33 Cabinets, lockers: cabinets may be considered shelves with doors which may be opaque or transparent to show off the contents. They may or may not be lockable and of varying degrees of security. Lockers are more robust units which may be attached to or actually comprise the walls.
34 Computer displays: these may be terminals or monitors used for anything from the limited operation of a nearby piece of equipment or machinery, to fully functional control consoles or entertainment units. TL will determine how they look and function—from cathode ray tubes and physical keyboards to hi tech touch panels or holo displays with synaptic input.
35 Viewscreens/screenwalls: usually much larger than the previous entry, these may be used as large screen computer terminals or as a high tech equivalent of murals taking up an entire wall and able to display a wide range of ‘scenes’ (from relaxing sea views to high octane atmospheric re-entry) or art works. They may also simply be used as a ‘viewports’ to the external environment of the ship, feeding in whatever camera or instrument views the vessel offers. They may be fixed to the bulkhead or form part of it.
36 Collections: this is really a catchall for all the possibilities that aren’t specifically mentioned in the next twelve items. They may range from useful (galleyware—pots and pans, crockery—or gadgets), through valuable scientific collections (fossils or insects or ancient artifacts—or, indeed, Ancient artifacts), to collections of little value save to the owner (e.g. clothing or hats, or the Navigator’s own watercolour collection).
41 Swords/melee weapons: these may be archaic or vintage and range from a pair of crossed cutlasses to the hilts of out-of-fashion laser foils; an ancient axe to a set of beautifully ornate daggers. Whether these ‘decorations’ are still strong and sharp, or too fragile or valuable to be used is left to the referee and/or the PC who would need to maintain them.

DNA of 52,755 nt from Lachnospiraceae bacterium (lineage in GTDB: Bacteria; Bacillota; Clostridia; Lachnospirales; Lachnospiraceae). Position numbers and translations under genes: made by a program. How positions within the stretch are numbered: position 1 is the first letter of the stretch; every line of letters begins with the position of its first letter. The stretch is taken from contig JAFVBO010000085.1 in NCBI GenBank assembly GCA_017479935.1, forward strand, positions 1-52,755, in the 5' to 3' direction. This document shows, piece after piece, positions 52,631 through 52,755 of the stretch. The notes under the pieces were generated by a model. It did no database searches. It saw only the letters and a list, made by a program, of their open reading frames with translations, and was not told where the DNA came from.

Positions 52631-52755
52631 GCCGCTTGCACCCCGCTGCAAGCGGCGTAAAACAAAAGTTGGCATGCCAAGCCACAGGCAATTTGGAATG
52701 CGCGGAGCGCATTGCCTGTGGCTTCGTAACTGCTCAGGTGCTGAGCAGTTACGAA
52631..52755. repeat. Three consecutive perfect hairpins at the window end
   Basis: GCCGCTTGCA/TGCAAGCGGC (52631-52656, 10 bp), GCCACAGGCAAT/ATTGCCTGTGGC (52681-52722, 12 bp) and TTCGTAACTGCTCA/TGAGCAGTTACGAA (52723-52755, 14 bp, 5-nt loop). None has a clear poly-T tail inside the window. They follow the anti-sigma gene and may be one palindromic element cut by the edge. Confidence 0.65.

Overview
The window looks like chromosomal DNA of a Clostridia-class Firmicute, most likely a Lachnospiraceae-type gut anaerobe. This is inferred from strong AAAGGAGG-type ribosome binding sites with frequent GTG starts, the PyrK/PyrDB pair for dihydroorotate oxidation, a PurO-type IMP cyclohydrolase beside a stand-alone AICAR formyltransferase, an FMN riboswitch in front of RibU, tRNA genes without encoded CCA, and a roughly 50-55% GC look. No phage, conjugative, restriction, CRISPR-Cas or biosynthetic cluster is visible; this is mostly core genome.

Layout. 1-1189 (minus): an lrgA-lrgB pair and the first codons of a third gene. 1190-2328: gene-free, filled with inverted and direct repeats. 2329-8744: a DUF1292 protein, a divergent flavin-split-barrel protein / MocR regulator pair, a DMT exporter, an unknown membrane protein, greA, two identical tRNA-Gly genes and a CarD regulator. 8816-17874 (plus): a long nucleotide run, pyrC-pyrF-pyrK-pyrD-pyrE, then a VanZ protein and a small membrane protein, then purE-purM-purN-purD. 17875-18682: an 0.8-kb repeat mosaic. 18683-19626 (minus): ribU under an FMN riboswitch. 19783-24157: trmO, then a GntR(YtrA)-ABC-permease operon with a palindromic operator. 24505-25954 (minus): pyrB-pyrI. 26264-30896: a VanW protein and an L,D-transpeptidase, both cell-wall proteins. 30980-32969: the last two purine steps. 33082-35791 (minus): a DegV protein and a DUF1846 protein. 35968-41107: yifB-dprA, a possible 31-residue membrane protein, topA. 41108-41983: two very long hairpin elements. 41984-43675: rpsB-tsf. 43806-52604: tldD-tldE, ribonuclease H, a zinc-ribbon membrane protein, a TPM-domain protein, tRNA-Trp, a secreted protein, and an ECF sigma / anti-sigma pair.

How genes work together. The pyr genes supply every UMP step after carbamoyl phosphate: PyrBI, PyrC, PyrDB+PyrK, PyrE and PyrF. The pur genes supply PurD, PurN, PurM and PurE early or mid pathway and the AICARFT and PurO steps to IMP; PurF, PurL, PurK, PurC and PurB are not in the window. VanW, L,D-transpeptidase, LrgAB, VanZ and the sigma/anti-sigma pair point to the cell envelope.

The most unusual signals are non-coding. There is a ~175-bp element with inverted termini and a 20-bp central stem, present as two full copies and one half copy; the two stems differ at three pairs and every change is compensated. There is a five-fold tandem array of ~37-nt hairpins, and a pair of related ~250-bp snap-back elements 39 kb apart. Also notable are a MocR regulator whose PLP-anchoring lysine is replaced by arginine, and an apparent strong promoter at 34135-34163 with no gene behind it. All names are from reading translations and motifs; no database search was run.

42 Bows or thrown weapons: bows long and short, crossbows, slings, spears, bolas etc.
43 Pistols, longarms: from flintlocks to full-bore rifles. (FGMPs will almost certainly be replicas or permanently ‘decommissioned’ to meet standard customs regulations!)
44 Helmets, shields, armour: these may be of ancient enemies or relatively recent gear with insignia still proudly displayed.
45 Ceremonial weapons, artifacts: perhaps more ornate and decorated than utilitarian, but the full panoply of war has often included items which hold much significance outside of their supposed design use. These may still be being used in the relevant ceremony.
46 Alien weaponry or armour: much as the above but from further afield and more exotic looking. As usual, it may or may not be functional; it may be exotic or awkward enough that it can’t actually be used by humans.
51 Paintings, drawings, photos, etchings: any of a wide variety of ‘flat art’ or 2D artistic productions. May be professionally created by artists of note, reproductions of mass produced ‘classics’, or might be the Chief Engineer’s daughter’s latest crayoning.
52 Maps, posters, noticeboards: again, largely two dimensional depictions usually with information to convey rather than having intrinsic artistic merit although that’s not to say the two are mutually exclusive. May be fixtures on the wall or take up a large part of the bulkhead. Maps may be slightly ‘raised’ relief maps; 3D holoprojections of maps might be more usually considered under #34 or possibly #56.
53 Sculptures, carvings, statuary: 3D art in all its manifestations. These may be mounted on the wall (or displayed on shelves or in cabinets), or set into alcoves built into bulkheads. A wide variety of material may be in use from wood or stone, to bronze or plasteel.
54 Animal trophies, sports trophies: safari ships particularly may be decorated with trophies from the hunt: animals or parts of animals preserved to show prowess. Sports trophies may be serious recognition of an athlete’s skill, or may be simply be the local dockside soccer ‘cup’ played between crews in loading bays. Trophies may also be for other games—board, computer, virtual world.
55 Jewellery, gems, crystal: from the small and valuable, to the large and common, from the simple to the ornate. Most will be displayed in lockable cabinets.